Is it morally permissible to allow “climate deniers” to appear in print and televised media?
Columbia University journalism students wrestled with this question recently at a screening of the new documentary, “Merchants of Doubt.” “Merchants,” based on the 2010 book by science historians Naomi Oreskes and Erik Conway, endeavors to smear skeptics of anthropogenic global warming as the henchmen of the fossil-fuel industry. The film is light on evidence, as I show here, but heavy on verve. Director Robert Kenner (“Food, Inc.”) traces the stories of sly 1950s tobacco reps who hired scientists to cast doubt on a growing consensus that smoking was unhealthy. The film’s implication, insinuated rather than demonstrated, is that global warming doubters are likewise mercenary.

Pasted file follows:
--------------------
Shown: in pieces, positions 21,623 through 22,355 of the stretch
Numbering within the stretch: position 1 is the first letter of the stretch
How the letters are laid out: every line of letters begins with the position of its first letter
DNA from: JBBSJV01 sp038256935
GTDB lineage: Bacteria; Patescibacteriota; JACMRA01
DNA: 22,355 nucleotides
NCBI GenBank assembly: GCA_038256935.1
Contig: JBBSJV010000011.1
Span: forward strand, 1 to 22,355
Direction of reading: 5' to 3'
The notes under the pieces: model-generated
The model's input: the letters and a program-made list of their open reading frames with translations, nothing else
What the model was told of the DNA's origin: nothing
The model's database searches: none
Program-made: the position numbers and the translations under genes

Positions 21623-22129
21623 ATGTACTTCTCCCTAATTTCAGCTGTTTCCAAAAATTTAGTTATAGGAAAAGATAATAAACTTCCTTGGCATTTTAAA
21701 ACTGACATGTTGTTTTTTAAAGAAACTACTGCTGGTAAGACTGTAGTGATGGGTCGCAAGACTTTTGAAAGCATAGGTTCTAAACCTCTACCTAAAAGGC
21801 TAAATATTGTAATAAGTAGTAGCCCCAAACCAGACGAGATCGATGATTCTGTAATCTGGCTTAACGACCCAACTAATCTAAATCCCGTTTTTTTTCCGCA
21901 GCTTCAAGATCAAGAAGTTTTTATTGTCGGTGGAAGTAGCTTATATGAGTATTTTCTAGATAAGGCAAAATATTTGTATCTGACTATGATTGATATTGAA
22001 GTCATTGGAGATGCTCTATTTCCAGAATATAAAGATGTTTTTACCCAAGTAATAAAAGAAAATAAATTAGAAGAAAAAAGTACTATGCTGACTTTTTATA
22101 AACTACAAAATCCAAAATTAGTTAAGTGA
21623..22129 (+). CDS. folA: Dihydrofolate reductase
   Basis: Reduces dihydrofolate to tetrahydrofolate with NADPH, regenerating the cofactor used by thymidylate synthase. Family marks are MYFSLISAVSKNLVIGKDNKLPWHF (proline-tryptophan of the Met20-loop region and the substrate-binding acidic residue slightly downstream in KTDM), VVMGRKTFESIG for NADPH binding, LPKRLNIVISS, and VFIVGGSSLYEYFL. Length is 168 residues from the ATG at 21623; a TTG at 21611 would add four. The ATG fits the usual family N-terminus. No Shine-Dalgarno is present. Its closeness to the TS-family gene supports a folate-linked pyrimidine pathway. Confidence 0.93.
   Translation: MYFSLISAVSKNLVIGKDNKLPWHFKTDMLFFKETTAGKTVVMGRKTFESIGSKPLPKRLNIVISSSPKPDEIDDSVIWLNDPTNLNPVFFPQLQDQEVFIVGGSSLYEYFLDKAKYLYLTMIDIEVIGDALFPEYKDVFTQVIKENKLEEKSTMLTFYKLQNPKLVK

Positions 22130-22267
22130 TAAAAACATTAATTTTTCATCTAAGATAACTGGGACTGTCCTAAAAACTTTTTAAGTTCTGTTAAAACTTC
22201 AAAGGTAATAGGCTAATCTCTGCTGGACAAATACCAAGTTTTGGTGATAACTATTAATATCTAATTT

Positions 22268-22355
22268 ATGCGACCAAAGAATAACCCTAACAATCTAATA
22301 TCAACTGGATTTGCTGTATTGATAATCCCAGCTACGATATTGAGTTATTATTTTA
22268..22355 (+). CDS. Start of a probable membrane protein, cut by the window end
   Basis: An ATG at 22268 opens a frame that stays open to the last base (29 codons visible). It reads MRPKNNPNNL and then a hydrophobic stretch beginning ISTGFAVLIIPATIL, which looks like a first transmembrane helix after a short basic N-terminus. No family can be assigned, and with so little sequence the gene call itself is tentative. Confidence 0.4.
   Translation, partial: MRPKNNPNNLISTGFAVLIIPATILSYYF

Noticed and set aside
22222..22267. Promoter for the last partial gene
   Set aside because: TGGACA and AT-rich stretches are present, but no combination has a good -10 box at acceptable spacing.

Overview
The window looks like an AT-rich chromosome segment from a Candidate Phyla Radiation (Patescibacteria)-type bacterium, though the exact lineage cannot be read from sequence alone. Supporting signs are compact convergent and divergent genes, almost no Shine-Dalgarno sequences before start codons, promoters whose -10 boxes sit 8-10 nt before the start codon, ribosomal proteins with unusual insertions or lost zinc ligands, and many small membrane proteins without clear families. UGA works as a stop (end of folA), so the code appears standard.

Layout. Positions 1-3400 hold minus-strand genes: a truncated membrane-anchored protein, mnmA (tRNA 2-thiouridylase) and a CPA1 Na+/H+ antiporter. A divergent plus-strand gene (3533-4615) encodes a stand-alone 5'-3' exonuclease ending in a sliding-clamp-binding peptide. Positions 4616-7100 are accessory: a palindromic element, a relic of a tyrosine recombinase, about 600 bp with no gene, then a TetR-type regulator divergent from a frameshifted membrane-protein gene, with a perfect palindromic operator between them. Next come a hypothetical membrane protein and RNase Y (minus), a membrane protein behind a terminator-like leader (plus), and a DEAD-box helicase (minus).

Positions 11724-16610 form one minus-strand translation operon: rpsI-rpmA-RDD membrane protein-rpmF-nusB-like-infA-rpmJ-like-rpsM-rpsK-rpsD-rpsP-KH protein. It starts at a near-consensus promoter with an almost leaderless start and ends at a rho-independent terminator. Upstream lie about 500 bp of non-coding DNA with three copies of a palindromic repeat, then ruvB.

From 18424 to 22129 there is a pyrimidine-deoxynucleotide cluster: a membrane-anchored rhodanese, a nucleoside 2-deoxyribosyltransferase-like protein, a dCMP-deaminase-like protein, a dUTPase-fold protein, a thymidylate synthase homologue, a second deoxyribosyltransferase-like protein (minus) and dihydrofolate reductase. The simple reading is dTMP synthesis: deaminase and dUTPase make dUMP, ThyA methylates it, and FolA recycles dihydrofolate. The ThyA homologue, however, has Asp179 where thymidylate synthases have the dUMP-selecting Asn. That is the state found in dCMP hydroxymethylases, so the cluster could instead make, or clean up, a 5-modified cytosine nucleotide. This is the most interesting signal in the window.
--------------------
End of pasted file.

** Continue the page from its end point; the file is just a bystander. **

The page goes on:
If you buy that argument, then it makes some sense to keep “deniers” from deluding the public. In a room full of journalism students in training to ask tough questions and root out the truth, everyone bought it.